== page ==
SCHORR: Well, not just the past week. Things have been going downhill between the United States and Saudi Arabia for some time. There is the simple fact that of the 19 hijackers, 15 of them were Saudis; the simple fact that Osama bin Laden himself was a Saudi Arabian. So there was some sense that there is a lot of hatred for us welling up somewhere in Saudi Arabia. But Saudi Arabia is in a state of transition. The ailing King Fahd doesn't show much strength. It is hard to know what's going to follow him. The fundamentalists there seem to be very strong, and so there is a question of how much even the royal family is in control of the situation, and so the United States says, `Yeah, we're not always happy with you people, but we still call you allies.'

INSKEEP: Dan Schorr, I want to ask about another development in the past week that should have been on its face good news for the United States. Iran's president, Mohammad Khatami, came to...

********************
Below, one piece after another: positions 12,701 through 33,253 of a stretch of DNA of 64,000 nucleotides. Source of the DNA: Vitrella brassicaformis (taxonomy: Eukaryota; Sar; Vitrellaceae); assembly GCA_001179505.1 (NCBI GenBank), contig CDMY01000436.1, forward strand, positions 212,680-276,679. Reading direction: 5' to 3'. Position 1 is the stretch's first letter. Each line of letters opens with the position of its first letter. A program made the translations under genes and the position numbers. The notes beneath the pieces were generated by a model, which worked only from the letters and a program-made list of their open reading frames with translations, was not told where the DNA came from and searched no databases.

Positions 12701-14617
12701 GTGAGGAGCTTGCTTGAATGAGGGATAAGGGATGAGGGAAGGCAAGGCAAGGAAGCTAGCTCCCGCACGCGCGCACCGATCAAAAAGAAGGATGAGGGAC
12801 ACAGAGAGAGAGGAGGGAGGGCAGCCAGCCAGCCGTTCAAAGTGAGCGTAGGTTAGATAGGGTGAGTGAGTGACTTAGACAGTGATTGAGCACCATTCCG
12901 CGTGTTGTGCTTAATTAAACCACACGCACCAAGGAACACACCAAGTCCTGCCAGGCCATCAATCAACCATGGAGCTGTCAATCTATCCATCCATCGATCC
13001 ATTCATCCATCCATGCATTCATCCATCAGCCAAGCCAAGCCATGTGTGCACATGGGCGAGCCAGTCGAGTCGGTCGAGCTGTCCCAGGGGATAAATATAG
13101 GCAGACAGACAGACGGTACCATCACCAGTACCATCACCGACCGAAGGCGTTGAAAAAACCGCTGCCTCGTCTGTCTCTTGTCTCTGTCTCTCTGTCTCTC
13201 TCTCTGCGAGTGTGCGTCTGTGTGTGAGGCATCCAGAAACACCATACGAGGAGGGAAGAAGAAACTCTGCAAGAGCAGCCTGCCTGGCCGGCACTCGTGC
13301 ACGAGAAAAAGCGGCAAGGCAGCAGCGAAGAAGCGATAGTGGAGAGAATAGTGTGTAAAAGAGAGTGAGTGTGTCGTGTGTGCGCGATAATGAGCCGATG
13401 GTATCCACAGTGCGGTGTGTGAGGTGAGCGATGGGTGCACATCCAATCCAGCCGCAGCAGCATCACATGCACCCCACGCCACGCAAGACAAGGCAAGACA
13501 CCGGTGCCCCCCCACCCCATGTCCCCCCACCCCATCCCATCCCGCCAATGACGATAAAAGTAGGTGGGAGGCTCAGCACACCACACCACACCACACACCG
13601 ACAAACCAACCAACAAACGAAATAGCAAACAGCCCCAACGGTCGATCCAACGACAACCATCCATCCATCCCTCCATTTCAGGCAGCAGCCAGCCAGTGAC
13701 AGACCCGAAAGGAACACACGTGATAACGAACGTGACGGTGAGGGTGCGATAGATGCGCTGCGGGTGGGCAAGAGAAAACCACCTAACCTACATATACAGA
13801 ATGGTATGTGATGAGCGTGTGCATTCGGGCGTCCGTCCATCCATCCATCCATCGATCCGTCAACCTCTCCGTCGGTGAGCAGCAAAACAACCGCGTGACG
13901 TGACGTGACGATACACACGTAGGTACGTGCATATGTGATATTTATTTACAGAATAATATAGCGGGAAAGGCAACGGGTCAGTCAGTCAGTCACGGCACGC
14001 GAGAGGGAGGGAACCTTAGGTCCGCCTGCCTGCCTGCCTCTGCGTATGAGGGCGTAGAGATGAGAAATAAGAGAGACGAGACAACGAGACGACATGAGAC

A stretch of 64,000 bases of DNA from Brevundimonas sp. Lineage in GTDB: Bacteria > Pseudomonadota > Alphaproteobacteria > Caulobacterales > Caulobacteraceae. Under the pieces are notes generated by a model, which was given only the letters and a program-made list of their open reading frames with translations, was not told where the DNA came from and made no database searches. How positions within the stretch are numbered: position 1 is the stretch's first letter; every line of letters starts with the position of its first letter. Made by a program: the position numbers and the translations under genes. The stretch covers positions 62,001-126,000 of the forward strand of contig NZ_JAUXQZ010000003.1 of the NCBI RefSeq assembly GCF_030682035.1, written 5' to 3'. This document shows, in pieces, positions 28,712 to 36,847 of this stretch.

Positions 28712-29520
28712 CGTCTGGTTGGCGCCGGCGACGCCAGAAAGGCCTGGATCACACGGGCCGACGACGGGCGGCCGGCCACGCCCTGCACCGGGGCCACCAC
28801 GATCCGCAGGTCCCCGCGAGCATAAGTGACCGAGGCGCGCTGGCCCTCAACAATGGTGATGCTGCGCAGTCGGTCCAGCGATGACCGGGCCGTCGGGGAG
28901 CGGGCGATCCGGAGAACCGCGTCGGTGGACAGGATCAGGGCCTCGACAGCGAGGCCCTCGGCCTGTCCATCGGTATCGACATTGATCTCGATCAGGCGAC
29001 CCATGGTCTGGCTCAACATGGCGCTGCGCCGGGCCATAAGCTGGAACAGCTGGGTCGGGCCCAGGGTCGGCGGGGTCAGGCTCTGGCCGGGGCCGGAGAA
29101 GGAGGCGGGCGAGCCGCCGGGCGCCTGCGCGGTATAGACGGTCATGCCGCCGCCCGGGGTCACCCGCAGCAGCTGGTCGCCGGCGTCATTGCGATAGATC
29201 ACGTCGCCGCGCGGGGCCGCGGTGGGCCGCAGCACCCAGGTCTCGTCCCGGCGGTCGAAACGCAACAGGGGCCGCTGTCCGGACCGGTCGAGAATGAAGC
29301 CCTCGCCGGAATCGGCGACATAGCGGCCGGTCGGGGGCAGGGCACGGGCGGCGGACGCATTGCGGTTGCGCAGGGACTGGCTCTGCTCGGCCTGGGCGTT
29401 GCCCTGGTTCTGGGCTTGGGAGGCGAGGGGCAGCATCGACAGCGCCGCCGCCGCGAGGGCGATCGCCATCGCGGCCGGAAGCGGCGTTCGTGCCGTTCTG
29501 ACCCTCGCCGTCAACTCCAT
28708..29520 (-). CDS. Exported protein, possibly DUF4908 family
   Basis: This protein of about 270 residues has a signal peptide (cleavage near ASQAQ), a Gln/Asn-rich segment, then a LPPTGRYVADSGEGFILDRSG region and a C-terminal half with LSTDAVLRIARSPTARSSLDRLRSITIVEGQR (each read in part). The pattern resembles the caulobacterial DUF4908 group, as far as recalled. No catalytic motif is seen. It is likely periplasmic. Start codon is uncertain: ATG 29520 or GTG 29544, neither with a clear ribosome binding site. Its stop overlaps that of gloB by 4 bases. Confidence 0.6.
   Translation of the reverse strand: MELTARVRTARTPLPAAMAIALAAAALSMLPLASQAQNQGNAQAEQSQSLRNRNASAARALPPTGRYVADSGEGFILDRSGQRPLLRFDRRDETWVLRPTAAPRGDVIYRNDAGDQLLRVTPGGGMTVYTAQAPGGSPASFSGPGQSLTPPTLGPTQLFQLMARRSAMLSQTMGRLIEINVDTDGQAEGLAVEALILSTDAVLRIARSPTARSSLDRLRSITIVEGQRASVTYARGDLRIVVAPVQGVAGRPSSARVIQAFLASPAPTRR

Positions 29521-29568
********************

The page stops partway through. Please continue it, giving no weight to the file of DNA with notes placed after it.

SCHORR: Yeah. Yeah.

INSKEEP: ...Afghanistan, first time an Iranian leader has done that in decades.


INSKEEP: But when he gave a speech, he ended up denouncing the United States for going too far in the war on terrorism.

SCHORR: Well, denouncing, saying the United States abuses the situation, and he does denounce, he does criticize, but it's a strange kind of criticism. He says, `Iran has a lot more experience than the United States has in fighting terrorism, so you really need us to help you,' and so on. It was altogether a critical but not what you'd call a bellicose speech. What he was basically saying was, `We want a little respect.'

INSKEEP: Closer to home, President Bush, of course, is talking about the war on terrorism. He spoke this week in front of Mt. Rushmore, putting his face, as some presidents occasionally do, in front of those four very famous faces on that mountainside in South Dakota, demanded that Congress move a little more quickly and give him a little more freedom as they set up the Department of Homeland Security.